“We think that the internal benchmark such as the base rate or MCLR seems to give banks a very high amount of discretion. A lot of factors give them the flexibility to keep lending rates high even if the monetary policy rates are going down and are on (an) accommodative path,” Acharya told media after the fourth bi-monthly monetary policy was announced on October 4.

“To address this, we think it’s time to move to what most countries follow — to have these rates tied to external benchmarks, which will create transparency for borrowers. They can just compare two loans and see which is at a lower spread because the benchmark would be the same,” Acharya added.

The RBI panel has also recommended that as against the current system of annual reset of interest rates, rates be reset every quarter.  Financial institutions would have the freedom to decide on the spread over the external benchmark. However, this spread would be fixed through the term of the loan, the report said.

The committee report has proposed that all borrowers be migrated to the new system by March 2019 without a switchover fee. It is worth mentioning here that a large number of existing borrowers still have their loans linked to the previous base rate regime.

 

Cabinet approves the increase in carpet area for interest subsidy under the CLSS for the middle income group under PMAY.

Cabinet approves the increase in carpet area for interest subsidy under the CLSS for the middle income group under PMAY.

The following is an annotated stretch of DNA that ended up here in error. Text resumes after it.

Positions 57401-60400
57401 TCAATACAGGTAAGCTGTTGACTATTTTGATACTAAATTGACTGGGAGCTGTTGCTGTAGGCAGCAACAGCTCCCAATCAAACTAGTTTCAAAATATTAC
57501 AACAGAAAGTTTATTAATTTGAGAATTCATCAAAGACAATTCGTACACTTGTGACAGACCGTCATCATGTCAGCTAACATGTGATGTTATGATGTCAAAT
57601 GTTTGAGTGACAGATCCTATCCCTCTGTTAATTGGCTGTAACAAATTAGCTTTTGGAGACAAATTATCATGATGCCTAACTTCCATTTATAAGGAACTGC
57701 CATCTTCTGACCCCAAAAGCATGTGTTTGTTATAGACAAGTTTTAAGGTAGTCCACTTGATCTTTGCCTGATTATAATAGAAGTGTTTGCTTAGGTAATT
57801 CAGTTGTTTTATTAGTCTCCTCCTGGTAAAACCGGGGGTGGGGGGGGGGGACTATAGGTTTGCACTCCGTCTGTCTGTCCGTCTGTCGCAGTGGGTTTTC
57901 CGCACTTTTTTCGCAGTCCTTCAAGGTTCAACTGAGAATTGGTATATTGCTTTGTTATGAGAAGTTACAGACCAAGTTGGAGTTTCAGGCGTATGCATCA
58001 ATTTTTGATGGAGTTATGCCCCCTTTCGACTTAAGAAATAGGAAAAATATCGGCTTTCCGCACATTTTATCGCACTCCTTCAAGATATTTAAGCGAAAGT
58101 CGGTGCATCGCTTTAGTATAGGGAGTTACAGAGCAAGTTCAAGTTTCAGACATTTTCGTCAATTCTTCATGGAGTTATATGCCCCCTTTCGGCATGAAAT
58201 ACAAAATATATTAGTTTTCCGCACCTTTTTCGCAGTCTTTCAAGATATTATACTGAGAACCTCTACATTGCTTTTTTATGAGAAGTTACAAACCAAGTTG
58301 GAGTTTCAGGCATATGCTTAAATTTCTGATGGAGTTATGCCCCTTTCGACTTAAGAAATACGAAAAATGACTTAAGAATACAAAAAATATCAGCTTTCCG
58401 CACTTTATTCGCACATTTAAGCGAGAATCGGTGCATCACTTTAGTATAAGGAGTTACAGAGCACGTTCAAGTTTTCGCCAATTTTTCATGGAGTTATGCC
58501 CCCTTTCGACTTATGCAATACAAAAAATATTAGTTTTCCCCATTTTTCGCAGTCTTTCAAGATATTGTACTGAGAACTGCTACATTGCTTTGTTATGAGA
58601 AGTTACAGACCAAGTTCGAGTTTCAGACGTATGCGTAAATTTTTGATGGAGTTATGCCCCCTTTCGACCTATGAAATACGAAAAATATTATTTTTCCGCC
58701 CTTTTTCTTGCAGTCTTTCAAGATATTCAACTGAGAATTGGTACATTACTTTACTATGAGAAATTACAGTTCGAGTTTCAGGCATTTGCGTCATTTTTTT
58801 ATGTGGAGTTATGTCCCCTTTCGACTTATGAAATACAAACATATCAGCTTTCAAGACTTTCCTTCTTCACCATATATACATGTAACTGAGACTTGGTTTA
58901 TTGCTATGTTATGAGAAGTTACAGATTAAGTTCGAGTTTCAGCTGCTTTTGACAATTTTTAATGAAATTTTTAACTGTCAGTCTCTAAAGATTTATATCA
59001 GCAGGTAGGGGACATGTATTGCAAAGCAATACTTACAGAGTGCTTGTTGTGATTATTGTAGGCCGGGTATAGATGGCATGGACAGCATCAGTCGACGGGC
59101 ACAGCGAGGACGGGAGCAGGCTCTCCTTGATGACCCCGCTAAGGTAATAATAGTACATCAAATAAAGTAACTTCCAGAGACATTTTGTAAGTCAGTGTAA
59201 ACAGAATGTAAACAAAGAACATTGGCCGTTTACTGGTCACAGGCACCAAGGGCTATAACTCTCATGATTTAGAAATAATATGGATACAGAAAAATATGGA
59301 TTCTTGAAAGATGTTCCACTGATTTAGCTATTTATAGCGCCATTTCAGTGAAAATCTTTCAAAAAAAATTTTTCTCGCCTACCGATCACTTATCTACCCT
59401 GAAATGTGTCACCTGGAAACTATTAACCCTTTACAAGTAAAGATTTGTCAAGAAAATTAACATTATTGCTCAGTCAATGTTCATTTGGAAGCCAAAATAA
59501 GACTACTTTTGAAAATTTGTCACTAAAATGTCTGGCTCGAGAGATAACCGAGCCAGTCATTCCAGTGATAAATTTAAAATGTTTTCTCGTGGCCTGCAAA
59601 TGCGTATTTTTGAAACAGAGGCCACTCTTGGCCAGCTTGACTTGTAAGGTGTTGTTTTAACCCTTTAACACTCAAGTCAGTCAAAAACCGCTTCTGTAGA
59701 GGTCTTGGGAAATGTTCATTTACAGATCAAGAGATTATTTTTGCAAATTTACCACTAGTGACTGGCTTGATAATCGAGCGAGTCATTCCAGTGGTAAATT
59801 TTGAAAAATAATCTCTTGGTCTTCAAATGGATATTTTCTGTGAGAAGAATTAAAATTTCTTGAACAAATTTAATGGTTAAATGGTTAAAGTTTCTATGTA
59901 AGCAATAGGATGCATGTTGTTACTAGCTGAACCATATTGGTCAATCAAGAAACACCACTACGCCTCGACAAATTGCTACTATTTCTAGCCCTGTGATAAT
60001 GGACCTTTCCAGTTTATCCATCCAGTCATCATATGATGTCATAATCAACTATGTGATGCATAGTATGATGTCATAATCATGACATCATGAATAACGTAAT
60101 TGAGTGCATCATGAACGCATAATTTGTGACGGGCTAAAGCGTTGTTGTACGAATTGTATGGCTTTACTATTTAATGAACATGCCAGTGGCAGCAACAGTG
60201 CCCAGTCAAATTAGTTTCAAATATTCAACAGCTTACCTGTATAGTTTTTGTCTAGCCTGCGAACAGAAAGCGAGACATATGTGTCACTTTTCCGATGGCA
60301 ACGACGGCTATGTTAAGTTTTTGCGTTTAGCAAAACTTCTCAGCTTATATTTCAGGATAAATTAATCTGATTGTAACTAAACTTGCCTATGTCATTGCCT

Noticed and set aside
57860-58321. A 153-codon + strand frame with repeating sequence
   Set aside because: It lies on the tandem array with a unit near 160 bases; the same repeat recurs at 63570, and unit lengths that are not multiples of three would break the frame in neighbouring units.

The Cabinet has appproved the increase in the carpet area of houses eligible for interest subsidy under the credit linked subsidy scheme for the middle income group under Pradhan Mantri Awas Yojana (PMAY). The interest subsidy has been in force since January 1, 2017 pursuant to the PM Modi’s address on December 31, 2016 announcing increased benefits for poor people availing housing loans, and a new interest subsidy scheme for housing loans for the Middle Income Group (MIG).

Five things to know about the new rules announced under Pradhan Mantri Awas Yojana (PMAY)

1) After the latest amendment is incorporated, carpet area will be increased in the middle income group (MIG-I) category of credit linked subsidy scheme (CLSS) from the existing 90 square metre to up to 120 square metre.

2) In respect of the middle income group (MIG) II category of credit linked subsidy scheme, Carpet area will be raised from the existing 110 square metre to up to 150 square metre.

3) The CLSS for MIG covers two income segments in the MIG, including Rs. 6 lakh to Rs. 12 lakh (MIG-I) and Rs. 12 lakh to Rs. 18 lakh (MIG-II) per annum.

4) In the middle income group 1 category, an interest subsidy of 4% is allowed for loan amounts up to Rs. 9 lakh while in the middle income group 2 category an interest subsidy of 3% is allowed for loan amount of Rs. 12 lakh. Housing loans above 9 lakh and 12 lakh will be at non-subsidized rates.

5) The interest subsidy will be calculated at 9% NPV over maximum loan tenure of 20 years or the actual tenure, whichever is lesser.